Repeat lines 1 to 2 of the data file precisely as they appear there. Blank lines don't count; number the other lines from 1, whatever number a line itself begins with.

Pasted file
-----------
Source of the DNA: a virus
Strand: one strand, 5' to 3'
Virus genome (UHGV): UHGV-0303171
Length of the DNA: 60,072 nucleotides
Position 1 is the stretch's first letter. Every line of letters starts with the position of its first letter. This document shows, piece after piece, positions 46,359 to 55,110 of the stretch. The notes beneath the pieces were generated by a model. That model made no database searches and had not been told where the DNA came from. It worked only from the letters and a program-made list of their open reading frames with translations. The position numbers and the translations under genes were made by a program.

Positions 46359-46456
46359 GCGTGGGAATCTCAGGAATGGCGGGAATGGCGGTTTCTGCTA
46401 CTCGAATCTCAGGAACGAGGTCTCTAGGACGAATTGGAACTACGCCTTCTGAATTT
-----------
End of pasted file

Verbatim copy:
Source of the DNA: a virus
Strand: one strand, 5' to 3'